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EAU’s disease modelling lab is hosting it’s first workshop of mathematical modelling, specifically on infectious diseases. The NYU team will be conducting an engaging and comprehensive 3 day workshop on mathematical modeling, delving into various aspects of disease outbreaks. The workshop commenced with a thorough exploration of disease outbreak data, emphasizing the significance of understanding real-world scenarios. Participants will be introduced to scientific computing, honing their skills in using R and Python. A substantial portion of the workshop will focus on the modeling process itself, with hands-on exercises employing the SI and SIR models. Mathematical properties of the SIR model will be meticulously discussed, accompanied by exercises that allow participants to explore the model's behavior and comprehend the basic reproductive number. The NYU team will also guide participants through fitting models to real-world data, providing valuable insights into the practical implementation of theoretical concepts. The workshop will further address counterfactuals and interventions, allowing participants to model treatment scenarios using the SIR model. Additionally, the team will offer diverse topics for individual or group projects to present as posters at the end off the 3 day workshop. The topics include paper-writing, extending SIR models to include more details, modeling other diseases like malaria, introducing stochasticity and randomness, and exploring advanced model fitting techniques. The workshop fosters an environment of collaborative learning, enabling participants to acquire a comprehensive understanding of mathematical modeling in the context of disease outbreaks.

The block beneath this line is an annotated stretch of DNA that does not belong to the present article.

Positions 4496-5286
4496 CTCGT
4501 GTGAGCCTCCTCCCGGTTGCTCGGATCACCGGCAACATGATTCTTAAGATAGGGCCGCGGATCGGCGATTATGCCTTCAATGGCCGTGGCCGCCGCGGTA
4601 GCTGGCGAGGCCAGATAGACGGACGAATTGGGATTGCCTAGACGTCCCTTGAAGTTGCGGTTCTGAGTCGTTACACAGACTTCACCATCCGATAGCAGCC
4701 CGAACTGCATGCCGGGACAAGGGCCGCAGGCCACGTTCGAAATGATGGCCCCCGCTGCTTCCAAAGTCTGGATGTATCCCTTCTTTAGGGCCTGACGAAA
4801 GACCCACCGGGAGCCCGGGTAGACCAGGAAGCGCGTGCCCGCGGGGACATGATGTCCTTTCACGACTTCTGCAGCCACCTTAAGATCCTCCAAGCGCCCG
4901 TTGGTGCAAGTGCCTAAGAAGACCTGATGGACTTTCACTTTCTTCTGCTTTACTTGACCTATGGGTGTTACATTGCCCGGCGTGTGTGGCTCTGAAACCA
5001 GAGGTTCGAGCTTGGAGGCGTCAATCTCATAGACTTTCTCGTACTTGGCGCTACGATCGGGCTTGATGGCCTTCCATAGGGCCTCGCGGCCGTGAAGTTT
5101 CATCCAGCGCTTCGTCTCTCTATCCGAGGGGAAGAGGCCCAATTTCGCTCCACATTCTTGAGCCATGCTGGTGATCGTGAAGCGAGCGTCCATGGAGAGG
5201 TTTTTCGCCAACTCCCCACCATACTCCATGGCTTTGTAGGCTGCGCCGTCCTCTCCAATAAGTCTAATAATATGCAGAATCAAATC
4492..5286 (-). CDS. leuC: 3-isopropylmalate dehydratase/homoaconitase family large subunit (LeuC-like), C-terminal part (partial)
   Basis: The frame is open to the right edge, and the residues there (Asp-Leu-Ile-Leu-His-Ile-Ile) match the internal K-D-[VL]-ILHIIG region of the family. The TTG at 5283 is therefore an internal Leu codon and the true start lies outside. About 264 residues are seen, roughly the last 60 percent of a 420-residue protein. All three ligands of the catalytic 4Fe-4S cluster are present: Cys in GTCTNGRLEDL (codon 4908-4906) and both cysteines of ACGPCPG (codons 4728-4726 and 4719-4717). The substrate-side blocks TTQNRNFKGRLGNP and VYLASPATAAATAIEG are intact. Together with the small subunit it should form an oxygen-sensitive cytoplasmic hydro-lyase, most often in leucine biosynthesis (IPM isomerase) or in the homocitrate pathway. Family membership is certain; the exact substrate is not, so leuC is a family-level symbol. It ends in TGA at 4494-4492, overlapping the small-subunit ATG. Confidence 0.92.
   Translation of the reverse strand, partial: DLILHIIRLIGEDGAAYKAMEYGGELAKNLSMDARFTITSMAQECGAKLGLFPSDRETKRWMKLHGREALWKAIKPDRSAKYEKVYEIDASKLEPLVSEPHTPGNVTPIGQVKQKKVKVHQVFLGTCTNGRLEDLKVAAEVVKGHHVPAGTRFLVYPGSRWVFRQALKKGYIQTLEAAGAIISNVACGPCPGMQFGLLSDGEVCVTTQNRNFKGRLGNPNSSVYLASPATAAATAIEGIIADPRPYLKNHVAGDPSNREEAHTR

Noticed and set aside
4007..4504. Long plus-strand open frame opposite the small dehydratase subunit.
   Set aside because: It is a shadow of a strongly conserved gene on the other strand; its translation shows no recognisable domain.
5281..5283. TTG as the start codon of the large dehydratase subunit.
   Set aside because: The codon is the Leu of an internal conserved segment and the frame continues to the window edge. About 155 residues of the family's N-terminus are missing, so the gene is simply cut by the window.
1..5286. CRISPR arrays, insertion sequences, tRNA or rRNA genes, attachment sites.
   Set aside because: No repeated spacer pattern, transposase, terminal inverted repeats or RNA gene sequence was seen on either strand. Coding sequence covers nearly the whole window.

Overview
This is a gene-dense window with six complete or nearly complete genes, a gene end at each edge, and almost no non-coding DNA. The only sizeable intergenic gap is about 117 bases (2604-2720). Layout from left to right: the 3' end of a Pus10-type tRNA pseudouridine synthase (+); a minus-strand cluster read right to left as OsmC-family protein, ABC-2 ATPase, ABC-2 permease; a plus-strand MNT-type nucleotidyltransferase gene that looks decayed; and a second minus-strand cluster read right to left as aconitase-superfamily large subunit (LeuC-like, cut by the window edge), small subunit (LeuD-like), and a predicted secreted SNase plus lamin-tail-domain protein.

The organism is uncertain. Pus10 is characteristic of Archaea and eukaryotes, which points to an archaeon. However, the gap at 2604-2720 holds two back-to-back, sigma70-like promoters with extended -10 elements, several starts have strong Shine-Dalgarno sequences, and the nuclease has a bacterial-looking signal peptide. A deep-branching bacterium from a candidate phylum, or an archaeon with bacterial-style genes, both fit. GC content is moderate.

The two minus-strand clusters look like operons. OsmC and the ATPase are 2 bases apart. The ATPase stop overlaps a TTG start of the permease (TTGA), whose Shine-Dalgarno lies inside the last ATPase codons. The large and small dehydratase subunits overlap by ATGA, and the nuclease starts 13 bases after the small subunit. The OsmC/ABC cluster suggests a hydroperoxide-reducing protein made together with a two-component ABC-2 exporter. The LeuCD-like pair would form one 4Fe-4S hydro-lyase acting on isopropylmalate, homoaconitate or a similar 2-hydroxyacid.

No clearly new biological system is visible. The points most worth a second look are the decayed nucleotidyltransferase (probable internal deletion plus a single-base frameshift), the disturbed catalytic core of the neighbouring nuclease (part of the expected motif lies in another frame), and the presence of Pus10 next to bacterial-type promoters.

Dates: February 2nd-February 4th

Times: Friday start time is 9:00am, Saturday and Sunday start time is 10:00am.

Registration deadline: January 29th 2024

How to register: Send an email to with your full name

Cost: Free

Biography - Professor Anna Bershteyn

Anna Bershteyn is an Associate Professor of Population Health at the NYU Grossman School of Medicine in New York City. Her lab uses simulation science to inform public health decision-making at the interface of infectious diseases and other high-burden health risks. She collaborates with local public health agencies, health authorities in several countries (eSwatini, Kenya, Malawi, South Africa, Tanzania, Zambia, Zimbabwe), and international agencies such as the World Health Organization.

Biography - Daniel Citron

Daniel Citron is a senior research scientist at NYU Grossman School of Medicine. He specializes in mathematical models of infectious disease dynamics, with a current primary focus on using agent-based modeling tools to produce long-term forecasts of the HIV epidemic in sub-Saharan Africa. His prior work includes mathematical models of spatial transmission of malaria, and measuring epidemiological mixing patterns using mobile phone app data.